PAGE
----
i have a 64 283. it was all original until the carb puked, i put on an intake and holley 4bbl set up i had off of a different project. nothing extreme just a performer intake. car ran fine. it sat for a week and then upon start up ran like crap. i started pulling wires and 2 cylinders on each side aren't firing (4 total). i checked plugs, wires, cap, rotor, firing order and still the misfire. could it be valve seats from no lead additive? any help is greatly appreciated !!!
You said you checked them, do you mean visually? You may need to try to isolate the problem by working your way backwards. Check to see if you got fire to the plugs, then check to see if its firing out of the wires; then check to see if its firing out of the cap; you said its fireing on 2 cyl. so the coil seems to be getting to the cap. Good luck.
Ok, if your getting fire to all 8 but no boom then you have 1 out of the 3 things you need to make it run. Are you getting fuel into cylnder, check plugs? Then check to see if you jumped timing, see if #1 cylinder is on the compression stroke by "sticking finger in the hole" method while you have a friend bump the starter. DISCONNECT COIL WIRE PRIOR so engine doesnt start; then see if its at #1 on the rotor button. Remember you need air,fuel and spark in harmony. This is a good troubleshooting start.
First question which cylinders are not firing? It has to be every other cylinder in the firing order in order for the engine to start at all. That means they will not all be on one side of the engine (all odd numbered cylinders or all even numbered cylinders) which all but eliminates a fuel distribution promblem. That leaves compression (the heat part of the fire triangle of fuel oxygen and heat), and spark as the suspects, or air supply. You could have a cam going flat if you have a flat tappet cam as modern motor oil no longer has the escential suplementry metals added to it that are required to prevent accelerated wear on a flat tappet cam. That means that even though you see movement on the rocker it isn't opening the valve enough to let in air. A simple check is to push down on the rocker arms. If they move you have a flat cam as there should be no lash at all with a hydraulic cam.
If it isn't the valves then that leaves the ignition system. and your distributor and wires (I assume you have pulled all the plugs to verify the piston has not closed the spark gap by hitting the electrodes when you over reved the car's engine). You can OHM each wire to verify it has no excessive resistance. and you can visually check the distributor cap and rotor for cracks and contact damage (such as a bent rotor button).
cap, rotor, plugs, and wires, all brand new. the cylinders that arent firing are, on the driver side, the two in the middle. and on the passenger side the one closest to the front(radiator) and the one second to last(one in from the firewall) so its two together on one side, and every other one on the other side. cant check the valves right now cuz in ny, its in a cacoon under 4 feet of snow.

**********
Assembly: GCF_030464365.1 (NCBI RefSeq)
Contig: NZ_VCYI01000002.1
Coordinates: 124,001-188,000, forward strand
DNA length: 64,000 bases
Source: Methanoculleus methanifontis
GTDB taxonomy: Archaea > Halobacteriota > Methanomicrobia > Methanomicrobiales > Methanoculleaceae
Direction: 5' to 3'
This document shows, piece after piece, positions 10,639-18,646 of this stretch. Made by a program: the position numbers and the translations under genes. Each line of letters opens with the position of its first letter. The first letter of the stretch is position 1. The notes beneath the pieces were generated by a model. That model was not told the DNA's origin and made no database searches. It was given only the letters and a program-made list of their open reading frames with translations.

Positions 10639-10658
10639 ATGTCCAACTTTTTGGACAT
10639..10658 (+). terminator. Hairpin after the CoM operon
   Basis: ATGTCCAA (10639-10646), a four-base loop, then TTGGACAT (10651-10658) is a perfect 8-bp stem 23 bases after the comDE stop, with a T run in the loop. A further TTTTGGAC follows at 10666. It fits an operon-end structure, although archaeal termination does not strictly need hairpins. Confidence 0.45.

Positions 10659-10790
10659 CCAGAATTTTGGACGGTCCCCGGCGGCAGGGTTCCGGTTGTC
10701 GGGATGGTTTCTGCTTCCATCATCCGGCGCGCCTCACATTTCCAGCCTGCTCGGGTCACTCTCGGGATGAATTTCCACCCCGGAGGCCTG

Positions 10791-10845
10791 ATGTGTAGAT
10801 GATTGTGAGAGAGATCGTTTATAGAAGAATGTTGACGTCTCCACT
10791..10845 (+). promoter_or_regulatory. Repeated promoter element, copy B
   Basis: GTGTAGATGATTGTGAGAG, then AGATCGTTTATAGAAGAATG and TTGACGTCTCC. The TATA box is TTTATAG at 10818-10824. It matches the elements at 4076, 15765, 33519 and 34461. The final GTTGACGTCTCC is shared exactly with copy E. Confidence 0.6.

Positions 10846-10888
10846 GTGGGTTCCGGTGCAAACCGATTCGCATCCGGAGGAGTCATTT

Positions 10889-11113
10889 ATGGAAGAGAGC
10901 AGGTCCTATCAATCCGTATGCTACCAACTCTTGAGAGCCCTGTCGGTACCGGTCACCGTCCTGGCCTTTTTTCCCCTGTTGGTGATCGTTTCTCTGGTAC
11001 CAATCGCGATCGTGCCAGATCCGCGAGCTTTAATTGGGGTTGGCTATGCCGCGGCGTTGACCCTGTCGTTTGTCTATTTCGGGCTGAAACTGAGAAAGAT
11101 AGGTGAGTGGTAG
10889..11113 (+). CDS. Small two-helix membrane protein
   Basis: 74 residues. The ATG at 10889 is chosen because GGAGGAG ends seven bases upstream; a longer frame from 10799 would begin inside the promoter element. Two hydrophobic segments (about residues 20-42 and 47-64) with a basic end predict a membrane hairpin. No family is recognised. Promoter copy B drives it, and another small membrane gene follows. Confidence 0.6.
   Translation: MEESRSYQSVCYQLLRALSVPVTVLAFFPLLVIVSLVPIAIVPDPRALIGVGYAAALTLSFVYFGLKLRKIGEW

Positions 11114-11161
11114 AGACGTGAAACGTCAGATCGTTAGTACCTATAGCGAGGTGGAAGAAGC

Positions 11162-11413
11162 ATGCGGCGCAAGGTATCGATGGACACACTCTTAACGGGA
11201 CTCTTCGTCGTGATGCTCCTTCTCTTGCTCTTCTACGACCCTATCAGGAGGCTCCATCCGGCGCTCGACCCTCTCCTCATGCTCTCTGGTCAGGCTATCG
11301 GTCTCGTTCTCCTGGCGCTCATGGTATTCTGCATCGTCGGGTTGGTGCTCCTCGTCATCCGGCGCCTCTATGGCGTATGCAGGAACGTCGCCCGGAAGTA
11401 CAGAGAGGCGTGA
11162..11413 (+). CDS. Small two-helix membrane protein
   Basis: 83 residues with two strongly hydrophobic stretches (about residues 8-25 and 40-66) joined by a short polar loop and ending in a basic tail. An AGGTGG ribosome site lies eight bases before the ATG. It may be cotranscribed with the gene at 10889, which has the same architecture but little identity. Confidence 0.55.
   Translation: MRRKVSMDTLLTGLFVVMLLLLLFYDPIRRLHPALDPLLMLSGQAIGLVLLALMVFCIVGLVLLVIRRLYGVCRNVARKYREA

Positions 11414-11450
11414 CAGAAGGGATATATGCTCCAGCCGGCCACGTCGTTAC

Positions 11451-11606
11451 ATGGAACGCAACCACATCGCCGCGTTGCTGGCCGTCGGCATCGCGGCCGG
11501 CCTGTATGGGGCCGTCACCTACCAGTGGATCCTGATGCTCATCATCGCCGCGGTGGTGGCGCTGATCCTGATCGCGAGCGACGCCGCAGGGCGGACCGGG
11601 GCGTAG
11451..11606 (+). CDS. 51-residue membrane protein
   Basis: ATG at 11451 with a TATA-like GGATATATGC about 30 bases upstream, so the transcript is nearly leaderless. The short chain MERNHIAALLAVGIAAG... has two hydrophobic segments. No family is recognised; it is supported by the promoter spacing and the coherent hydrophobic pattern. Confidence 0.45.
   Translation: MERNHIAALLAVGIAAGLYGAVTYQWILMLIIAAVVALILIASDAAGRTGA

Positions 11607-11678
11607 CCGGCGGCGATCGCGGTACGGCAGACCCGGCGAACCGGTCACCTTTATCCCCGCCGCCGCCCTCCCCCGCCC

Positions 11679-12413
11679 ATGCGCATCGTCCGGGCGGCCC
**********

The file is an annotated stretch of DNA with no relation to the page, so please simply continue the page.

Vacuum leak at intake. start it up and use a propane torch (unlit) around the intake on the cylinders that aren't hitting...see if that will make them fire. just be careful. you can use your cutting torch also. nice to have a helper with an extinguisher handy too.
If the car was running and then sudenly it is not it is generally electrical with intermitent misfires as you describe.
Bent valves happen after over reving a running motor. If you didn't over the motor that scenario can be discounted. A worn cam doesn't appear all that quickly (it takes time to wear away a quarter of an inch of the lobe or lifter), so you will observe the car running steadily worse with every outing. A bent rotor button makes the car hard to start once it happens and causes backfiring as the car dies from mis fired plugs getting a spark siganl before they should. A cracked or carbon tracked distributor cap can be physically observed and is easy to replace.
A worn out distributor will give all kinds of problems electrically and often has symptoms as you describe but the cylinders that are dead will move araound as the shaft wobbles.
Bad wires will definitley exhibt the symptoms you are describing as the electrical voltage goes to ground before it gets to the plug. You will have to physically remove each wire and examine it closely for cuts or burn spots or any fiberglass showing at the terminal. The wires should also be OHmed to determine they are all continous and have not broken downb internally.
Fuel distribution problems in addition to leaving some cylinders lean and others rich cause visible smoke and frequent back fires as well as the smell of unburnt gasoline.
I suggest you take the car to a competent mechanic who knows what a distributor is and has seen points before. He should have a dwell meter in addition to an induction timing light to check your electrical system. It would be nice if he could check your coil in some manner besides OHMing the wires as they often break down only when heated or shaken.